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Apple patent hints at biometric authentication for the Apple Watch

While the iPhone has evolved to include different biometric authentication methods, including fingerprint sensors and facial recognition, Apple Watch users have been a little left out. A new patent from Apple, however, suggests that may change in the near future.

The patent essentially describes the use of biometric sensors on the watch that can look at the wearer’s wrist skin texture pattern. In other words, using “biometric sensing pixels,” the device can look at the pattern of your skin. This would allow users to have their watches automatically unlock when they put on the device.

The system may actually incorporate a number of biometric sensing pixels, rather than just one. What that means is that if Apple did pursue this, it may incorporate sensors on the wristband as well as on the body of the watch itself. A number of sensors could be included in these skin texture systems, including infrared sensors, electric field sensors, and more — all used for biometric authentication.

The variety of sensors may be used to authenticate a user’s identity in different ways. Not only could the sensor look at a user’s skin texture, but it could also track electric fields and other elements for use. The infrared sensor could also be used to distinguish things like hair from the texture of the actual skin, which could help ensure a more accurate reading.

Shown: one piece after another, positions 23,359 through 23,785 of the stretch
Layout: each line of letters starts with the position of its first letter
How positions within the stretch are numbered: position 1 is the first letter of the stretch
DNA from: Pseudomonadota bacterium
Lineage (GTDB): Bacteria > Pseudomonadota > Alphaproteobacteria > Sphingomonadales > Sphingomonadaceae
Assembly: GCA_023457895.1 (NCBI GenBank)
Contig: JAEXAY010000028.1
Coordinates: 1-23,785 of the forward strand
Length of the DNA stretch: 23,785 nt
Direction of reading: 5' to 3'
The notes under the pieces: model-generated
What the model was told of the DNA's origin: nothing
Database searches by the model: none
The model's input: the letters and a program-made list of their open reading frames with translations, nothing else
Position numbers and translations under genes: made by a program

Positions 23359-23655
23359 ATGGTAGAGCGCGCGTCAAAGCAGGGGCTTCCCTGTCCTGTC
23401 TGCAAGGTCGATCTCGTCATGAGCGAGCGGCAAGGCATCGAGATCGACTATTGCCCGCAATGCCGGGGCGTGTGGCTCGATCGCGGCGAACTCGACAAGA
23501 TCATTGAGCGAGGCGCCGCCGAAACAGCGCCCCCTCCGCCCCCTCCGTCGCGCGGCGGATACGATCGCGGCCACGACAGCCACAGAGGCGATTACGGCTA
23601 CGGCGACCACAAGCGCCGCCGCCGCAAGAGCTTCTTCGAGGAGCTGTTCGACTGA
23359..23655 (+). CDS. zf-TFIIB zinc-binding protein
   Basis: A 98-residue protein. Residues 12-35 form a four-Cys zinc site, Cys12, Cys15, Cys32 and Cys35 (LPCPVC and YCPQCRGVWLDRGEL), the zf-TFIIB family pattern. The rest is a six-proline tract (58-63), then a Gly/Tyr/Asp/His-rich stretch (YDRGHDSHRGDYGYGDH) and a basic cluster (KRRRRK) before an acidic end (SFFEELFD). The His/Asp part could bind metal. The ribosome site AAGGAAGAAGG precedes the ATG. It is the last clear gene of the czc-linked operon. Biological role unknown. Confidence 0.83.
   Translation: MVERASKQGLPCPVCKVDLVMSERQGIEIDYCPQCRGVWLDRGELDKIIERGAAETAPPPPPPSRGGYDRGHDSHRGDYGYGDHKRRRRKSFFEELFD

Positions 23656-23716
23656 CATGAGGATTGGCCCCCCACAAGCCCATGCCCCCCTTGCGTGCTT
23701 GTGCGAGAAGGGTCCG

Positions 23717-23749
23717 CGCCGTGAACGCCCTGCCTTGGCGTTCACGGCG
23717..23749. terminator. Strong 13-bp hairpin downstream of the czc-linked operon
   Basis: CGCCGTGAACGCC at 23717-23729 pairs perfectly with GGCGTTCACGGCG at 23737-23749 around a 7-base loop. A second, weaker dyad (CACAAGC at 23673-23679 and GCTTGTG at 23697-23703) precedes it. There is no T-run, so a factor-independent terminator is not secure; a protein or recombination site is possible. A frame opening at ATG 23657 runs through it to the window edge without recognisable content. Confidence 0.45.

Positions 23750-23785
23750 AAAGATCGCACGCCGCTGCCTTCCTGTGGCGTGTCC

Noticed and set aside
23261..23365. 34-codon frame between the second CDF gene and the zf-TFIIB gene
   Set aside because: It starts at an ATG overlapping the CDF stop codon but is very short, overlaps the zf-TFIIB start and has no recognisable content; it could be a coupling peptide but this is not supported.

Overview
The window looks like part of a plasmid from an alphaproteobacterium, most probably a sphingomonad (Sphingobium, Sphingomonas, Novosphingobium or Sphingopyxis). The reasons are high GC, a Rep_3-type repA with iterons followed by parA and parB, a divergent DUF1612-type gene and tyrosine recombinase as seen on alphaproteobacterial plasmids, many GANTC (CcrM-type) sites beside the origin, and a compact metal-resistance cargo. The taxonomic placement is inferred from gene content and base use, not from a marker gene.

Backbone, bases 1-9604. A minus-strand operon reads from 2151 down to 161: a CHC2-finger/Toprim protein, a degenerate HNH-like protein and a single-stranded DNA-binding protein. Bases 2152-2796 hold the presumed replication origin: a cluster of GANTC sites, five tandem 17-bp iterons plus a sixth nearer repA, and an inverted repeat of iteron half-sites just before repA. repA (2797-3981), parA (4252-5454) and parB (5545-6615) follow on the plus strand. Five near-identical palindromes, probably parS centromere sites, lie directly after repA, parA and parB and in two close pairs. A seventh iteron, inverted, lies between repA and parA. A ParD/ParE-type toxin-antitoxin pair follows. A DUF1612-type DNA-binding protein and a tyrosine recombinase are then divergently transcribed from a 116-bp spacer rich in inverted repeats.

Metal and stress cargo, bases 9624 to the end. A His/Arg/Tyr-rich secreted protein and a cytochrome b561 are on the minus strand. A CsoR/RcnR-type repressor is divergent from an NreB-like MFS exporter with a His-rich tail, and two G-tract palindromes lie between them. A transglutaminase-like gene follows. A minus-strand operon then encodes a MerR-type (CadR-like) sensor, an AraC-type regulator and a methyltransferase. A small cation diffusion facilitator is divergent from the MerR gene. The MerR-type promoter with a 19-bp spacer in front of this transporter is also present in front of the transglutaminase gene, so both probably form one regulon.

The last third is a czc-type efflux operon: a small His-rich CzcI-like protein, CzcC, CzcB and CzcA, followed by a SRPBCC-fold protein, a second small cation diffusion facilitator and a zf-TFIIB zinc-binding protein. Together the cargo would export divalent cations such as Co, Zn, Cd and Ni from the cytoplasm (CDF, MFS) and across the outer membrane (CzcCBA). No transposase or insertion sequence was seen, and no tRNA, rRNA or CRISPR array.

Of course, just because Apple has filed for a patent for this tech, it doesn’t mean we’ll see it incorporated in a real product any time soon. It’s a little hard for us to imagine Apple incorporating sensors and other tech into watch bands at this point, especially considering the fact that there’s quite a large ecosystem of third-party watch bands. Instead, if Apple does incorporate the tech, it’s likely it will try to figure out a way to solely use sensors built into the watch body.

Apple is likely already working on a follow-up to the much-loved Apple Watch Series 4, which we expect to be released around September 2019. Considering the Apple Watch Series 4 offered a pretty significant design update, we expect the Series 5 to be a minor upgrade, but it could still have some cool extra features.

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